The Tax Foundation has released its analysis of who pays the federal income tax. No surprise, really. Wealthy people pay the bulk of the tax, while low income earners pay little, if any, federal income tax.
- In 2019, taxpayers filed 148.3 million tax returns, reported earning nearly $11.9 trillion in adjusted gross income, and paid $1.6 trillion in individual income taxes.
- The top 1 percent of taxpayers paid a 25.6 percent average individual income tax rate, which is more than seven times higher than taxpayers in the bottom 50 percent (3.5 percent).
- The share of reported income earned by the top 1 percent of taxpayers fell to 20.1 percent from 20.9 percent in 2018. The top 1 percent’s share of federal individual income taxes paid fell to 38.8 percent from 40.1 percent.
- The top 50 percent of all taxpayers paid 97 percent of all individual income taxes, while the bottom 50 percent paid the remaining 3 percent.
- The top 1 percent paid a greater share of individual income taxes (38.8 percent) than the bottom 90 percent combined (29.2 percent).
As we’ve previously written, that’s how the system is supposed to work under fiscal federalism.
A fundamental principle of what’s known as “fiscal federalism” is that redistributive tax policies are best enacted on a national basis, one of the justifications for the highly progressive federal income tax. Federal taxes offset regressive state and local tax structures without providing incentives for taxpayers to relocate to reduce their tax liability. Thus, our third point:
3. All state and local tax structures are regressive. But when the steeply progressive federal income tax system is considered, the overall federal-state- local tax burden is progressive in Washngton and every other state, and the differences among the states represent smaller proportions of households’ overall tax burdens.
The latest TF report confirms results from their analysis of data provided by several prominent nonpartisan government entities last fall.
In the latest analysis, TF analyst Erica York writes,
In 2019, the top 1 percent of taxpayers accounted for more income taxes paid than the bottom 90 percent combined. The top 1 percent of taxpayers paid $612 billion in income taxes while the bottom 90 percent paid $461 billion in income taxes.
Readers should note the IRS dataset does not account for the refundable portion of tax credits such as the earned income tax credit. If the refundable portion were included, the tax share of the top income groups would be higher than what is reported here. The refundable portion is classified as a spending program by the Office of Management and Budget (OMB) and therefore is not included by the IRS in tax share figures.
Much more at the link. We’ll lift just one of the several charts accompanying the analysis.
That’s what progressivity looks like.
While we’re on the subject, an economist colleague passed along a recent academic report examining support for income redistribution, an oft-stated goal of those supporting progressive tax reform. It’s, well, academic, with lots of equations, models, literature review, and hypothesizing. So, not an easy read, though the conclusions are clear and, for many, counterintuitive.
Here’s the paper, with the catchy title, “Why Are Relatively Poor People Not More Supportive of Redistribution? Evidence from a Randomized Survey Experiment across Ten Countries.” Economists Christopher Hoy and Franziska Mager conducted a sweeping analysis, described this way in the abstract.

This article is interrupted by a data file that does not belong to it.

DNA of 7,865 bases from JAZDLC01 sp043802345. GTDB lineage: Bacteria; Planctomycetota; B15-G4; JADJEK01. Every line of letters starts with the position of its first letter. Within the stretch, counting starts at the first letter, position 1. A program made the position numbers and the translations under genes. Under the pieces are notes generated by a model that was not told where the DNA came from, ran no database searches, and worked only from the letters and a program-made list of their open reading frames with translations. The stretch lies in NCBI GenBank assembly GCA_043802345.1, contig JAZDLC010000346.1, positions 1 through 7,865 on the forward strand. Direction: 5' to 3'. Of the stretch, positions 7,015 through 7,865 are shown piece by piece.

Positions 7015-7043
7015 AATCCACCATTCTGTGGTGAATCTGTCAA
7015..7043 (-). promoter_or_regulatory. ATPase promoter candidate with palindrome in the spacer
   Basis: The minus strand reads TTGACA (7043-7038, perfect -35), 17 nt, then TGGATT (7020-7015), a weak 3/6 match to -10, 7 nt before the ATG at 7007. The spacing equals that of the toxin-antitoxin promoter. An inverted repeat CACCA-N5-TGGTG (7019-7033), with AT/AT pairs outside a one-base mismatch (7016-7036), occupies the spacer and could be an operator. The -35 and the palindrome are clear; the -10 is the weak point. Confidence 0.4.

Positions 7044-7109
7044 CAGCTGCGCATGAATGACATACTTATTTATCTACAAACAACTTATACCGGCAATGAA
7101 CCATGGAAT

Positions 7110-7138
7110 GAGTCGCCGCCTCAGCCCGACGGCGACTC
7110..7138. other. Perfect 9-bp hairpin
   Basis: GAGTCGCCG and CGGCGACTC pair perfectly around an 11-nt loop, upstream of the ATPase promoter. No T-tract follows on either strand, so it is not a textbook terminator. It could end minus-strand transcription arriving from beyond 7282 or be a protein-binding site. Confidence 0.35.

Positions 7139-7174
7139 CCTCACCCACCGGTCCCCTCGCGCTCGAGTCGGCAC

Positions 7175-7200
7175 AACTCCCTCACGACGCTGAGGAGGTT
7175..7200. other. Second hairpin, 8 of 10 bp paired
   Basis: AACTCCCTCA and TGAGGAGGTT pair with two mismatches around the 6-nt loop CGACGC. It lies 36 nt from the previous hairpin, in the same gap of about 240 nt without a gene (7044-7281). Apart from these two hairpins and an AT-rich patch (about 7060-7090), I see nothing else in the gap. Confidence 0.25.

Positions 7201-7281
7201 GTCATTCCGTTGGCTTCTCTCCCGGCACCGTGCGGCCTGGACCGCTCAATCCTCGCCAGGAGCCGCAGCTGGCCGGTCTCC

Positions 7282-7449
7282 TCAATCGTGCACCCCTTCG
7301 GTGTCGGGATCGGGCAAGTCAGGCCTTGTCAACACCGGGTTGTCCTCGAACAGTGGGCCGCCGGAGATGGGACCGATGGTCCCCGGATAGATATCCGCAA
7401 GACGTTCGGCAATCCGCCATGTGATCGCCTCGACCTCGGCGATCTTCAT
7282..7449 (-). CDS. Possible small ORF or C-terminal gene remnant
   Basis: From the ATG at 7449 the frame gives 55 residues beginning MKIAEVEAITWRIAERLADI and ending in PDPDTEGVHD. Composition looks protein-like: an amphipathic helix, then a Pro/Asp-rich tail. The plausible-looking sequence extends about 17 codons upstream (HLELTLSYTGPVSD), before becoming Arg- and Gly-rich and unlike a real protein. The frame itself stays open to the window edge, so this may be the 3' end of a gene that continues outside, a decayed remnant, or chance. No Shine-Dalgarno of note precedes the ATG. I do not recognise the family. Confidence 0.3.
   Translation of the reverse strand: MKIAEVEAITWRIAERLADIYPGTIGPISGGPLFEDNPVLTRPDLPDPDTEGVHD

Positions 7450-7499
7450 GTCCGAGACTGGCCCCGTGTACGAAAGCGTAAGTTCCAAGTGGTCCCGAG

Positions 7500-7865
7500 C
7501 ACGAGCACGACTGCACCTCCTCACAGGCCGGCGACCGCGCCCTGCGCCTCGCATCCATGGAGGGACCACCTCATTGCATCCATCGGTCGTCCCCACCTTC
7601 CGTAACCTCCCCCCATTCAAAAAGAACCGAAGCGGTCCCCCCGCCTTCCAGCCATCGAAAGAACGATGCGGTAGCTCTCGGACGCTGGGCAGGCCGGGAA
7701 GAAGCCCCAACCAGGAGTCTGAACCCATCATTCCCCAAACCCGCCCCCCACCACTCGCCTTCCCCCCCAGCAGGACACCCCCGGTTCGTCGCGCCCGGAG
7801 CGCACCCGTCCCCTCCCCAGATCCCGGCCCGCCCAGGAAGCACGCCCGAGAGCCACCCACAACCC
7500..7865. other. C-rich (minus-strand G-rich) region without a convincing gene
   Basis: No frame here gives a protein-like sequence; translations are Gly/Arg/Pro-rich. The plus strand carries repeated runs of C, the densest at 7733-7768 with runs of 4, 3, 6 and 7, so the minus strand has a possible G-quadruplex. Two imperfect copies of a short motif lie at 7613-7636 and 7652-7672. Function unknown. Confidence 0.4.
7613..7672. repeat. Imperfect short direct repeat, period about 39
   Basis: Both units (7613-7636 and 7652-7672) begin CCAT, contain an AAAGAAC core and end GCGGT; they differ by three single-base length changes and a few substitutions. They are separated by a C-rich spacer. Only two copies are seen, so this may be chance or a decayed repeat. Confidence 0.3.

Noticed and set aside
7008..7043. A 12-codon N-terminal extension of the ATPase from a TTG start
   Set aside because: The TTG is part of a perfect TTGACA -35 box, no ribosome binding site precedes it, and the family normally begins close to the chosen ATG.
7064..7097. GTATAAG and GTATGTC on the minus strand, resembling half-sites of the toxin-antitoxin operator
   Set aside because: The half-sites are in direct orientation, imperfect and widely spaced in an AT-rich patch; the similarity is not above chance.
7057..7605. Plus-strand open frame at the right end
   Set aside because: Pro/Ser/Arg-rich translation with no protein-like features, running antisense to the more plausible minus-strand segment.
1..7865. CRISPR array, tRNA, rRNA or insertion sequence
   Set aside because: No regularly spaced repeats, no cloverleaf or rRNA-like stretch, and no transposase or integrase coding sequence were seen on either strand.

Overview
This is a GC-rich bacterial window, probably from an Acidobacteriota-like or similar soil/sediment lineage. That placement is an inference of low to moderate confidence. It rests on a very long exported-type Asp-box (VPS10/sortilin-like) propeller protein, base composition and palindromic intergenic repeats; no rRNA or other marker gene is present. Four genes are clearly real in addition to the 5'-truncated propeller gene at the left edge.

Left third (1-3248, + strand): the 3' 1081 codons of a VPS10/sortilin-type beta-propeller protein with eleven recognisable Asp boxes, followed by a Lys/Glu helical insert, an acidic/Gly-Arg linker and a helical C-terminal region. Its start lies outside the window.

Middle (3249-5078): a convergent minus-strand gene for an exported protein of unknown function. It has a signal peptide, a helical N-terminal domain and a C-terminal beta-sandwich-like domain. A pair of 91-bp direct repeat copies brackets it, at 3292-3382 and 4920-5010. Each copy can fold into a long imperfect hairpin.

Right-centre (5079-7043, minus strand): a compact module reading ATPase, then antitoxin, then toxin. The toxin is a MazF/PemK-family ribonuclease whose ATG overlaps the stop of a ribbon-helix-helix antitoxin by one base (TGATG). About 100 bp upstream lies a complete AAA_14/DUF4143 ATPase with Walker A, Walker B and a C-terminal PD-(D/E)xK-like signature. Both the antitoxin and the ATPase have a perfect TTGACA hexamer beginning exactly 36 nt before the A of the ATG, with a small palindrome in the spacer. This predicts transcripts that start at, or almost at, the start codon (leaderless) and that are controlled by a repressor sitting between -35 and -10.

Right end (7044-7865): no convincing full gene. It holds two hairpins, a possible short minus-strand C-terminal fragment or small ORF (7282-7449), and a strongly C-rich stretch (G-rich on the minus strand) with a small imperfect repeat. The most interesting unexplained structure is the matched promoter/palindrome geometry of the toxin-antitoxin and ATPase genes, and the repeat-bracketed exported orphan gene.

We test a key assumption underlying seminal theories about preferences for redistribution, which is that relatively poor people should be the most in favor of redistribution. We conduct a randomized survey experiment with over 30,000 participants across 10 countries, half of whom are informed of their position in the national income distribution. Contrary to prevailing wisdom, people who are told they are relatively poorer than they thought are less concerned about inequality and are not more supportive of redistribution. This finding is consistent with people using their own living standard as a “benchmark” for what they consider acceptable for others.
A couple of more thoughts from their conclusion:
Our findings are clearly counter to the hypothesis that informing people that they are relatively poorer than they thought will increase their concern about the gap between the rich and poor (Hypothesis 1). We also do not find statistically significant effects in line with the hypothesis that the treatment will increase people’s support for the government to reduce the gap between the rich and poor (Hypothesis 2).
Our research bolsters findings from other studies on the elasticity of people’s preferences for redistribution (Kuziemko et al. 2015, Hauser and Norton 2017), which is that it is easier for information to alter people’s concerns about inequality than their desire for government-led redistribution. For example, Kuziemko et al. (2015) show that providing multiple pieces of information about inequality in the United States does not lead to greater support for redistribution even though it does have a large impact on people’s concern about inequality. We show a similar pattern whereby even though we are able to detect effects on people’s concern about inequality from the treatment in most countries, this does not lead to statistically significant changes in their preferences for redistribution.
A lot more in the analysis, of course, and much of it dense and, ultimately, inconclusive as to why support for redistribution among less wealthy people does not grow as information about their “relative poverty” becomes more clear.
It could be, at least in the U.S. and at least partially, that many lower-income people already pay few taxes and benefit from federal and state income support programs. In other words, the system is working.